Netflix Provides ‘Furies,’ Other Vietnamese Films with Newfound Life
HANOI — Vietnam-produced movies that were given the cold shoulder from domestic audiences are now winning fans at home thanks to rave reviews the films received in international markets.
Soon after Netflix began streaming “Furies” on March 23, the violent action movie made the platform’s Top 10 list of most-watched foreign films worldwide for two weeks in a row. This sparked renewed interest in Vietnam, keeping the female-led gritty thriller locally known as “Thanh Soi” in the Top 10 in country for a month.
“I didn’t even know Vietnam had this kind of movie,” said a local viewer.
Box office sales were weak when the movie hit theaters in 2022. But the prequel to the 2019 hit “Furie” roared back with the Netflix release.
“Furies” is not the only movie enjoying popularity with domestic audiences.
“Flip 6: The Ticket of Fate” was the top box office hit, a Hanoi theater employee said. Ticket sales for the latest installation of the popular series reached 100 billion dong ($4.26 million) in just four days since its Friday premiere, according to one estimate — even exceeding “The Super Mario Bros. Movie,” the animated global smash-hit from Universal Pictures, Illumination and Nintendo.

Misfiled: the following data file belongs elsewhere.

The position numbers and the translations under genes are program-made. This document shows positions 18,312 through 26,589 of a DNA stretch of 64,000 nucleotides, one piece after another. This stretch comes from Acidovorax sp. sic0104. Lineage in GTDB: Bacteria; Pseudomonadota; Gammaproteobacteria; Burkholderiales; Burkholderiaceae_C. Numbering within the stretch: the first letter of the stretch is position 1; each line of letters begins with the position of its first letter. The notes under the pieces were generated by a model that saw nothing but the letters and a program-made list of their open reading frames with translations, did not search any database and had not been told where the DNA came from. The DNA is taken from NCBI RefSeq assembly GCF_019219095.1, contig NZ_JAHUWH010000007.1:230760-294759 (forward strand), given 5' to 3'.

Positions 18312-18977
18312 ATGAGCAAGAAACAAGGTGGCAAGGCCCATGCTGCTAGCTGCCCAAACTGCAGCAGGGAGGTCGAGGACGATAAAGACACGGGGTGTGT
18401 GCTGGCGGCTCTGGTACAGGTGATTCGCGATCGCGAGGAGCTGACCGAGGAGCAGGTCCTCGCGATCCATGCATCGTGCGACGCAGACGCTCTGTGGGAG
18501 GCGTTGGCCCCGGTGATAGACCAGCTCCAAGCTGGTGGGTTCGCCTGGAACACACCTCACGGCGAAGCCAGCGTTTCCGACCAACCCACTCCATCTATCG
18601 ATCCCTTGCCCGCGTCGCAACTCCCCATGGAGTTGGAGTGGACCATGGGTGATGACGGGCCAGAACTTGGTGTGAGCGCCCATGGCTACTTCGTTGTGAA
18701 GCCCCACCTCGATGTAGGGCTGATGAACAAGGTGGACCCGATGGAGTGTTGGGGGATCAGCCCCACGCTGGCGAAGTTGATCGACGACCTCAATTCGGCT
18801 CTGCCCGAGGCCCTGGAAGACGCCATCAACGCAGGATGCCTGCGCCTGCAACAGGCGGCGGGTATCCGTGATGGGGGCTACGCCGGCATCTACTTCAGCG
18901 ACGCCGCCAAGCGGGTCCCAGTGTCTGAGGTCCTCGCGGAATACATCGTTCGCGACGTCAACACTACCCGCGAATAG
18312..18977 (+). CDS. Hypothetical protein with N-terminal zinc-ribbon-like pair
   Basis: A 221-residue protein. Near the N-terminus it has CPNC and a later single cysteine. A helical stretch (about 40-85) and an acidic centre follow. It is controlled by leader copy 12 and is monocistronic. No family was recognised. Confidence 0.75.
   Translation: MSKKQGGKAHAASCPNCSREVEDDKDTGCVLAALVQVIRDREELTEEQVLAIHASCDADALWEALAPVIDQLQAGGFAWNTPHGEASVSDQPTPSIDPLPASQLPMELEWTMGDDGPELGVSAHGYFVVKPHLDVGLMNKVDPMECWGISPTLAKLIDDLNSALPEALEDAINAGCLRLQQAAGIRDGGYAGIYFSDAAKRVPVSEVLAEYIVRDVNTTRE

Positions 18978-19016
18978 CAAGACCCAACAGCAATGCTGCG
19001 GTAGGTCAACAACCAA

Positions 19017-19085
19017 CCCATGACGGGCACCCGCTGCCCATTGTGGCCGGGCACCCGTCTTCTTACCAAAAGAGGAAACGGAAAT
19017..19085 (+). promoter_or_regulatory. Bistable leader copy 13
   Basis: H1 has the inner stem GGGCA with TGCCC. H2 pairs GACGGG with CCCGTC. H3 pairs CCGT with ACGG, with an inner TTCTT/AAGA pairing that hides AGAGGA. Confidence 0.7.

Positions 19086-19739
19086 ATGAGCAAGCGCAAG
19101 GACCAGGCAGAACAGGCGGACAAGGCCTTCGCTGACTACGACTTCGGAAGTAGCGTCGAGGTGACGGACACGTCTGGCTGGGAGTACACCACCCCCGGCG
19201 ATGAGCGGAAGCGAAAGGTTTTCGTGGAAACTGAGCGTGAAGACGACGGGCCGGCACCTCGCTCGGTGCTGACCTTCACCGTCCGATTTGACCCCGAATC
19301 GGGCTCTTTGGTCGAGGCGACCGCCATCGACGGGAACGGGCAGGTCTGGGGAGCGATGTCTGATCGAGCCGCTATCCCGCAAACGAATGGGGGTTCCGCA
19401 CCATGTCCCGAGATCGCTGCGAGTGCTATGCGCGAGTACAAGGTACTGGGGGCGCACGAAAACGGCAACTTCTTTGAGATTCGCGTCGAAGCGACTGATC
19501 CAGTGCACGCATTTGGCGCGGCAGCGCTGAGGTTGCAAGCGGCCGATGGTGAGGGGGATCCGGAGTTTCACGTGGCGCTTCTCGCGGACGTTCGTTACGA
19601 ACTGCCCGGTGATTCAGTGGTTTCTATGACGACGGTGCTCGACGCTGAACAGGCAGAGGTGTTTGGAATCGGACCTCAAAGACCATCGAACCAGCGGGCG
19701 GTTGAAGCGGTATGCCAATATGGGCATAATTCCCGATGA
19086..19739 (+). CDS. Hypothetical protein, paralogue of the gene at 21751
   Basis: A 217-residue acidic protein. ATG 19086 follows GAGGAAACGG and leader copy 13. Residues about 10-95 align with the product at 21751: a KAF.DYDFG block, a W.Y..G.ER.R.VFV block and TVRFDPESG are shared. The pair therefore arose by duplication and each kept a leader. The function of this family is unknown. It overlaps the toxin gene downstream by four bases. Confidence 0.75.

Vietnamese movies typically tend to illustrate human drama, a genre that is often overlooked by younger viewers. Attention instead tends to be focused on big-budget Hollywood movies featuring A-list actors or South Korean films, particularly now with the wide availability of international streaming platforms.
These days, however, action movies like “Furies” and last year’s “578 Magnum” created a buzz first in overseas markets before capturing domestic viewers. This in turn has sparked renewed interest in domestic cinema as a whole.
The government is also pushing locally produced films. New decrees announced last year instruct theaters to give priority showings to Vietnamese films between 6 p.m. and 10 p.m., while also requiring them to dedicate 15% of yearly showing time to domestic works, starting in November.
Theaters also must give warnings about films with violent or sexual content beginning May 20.
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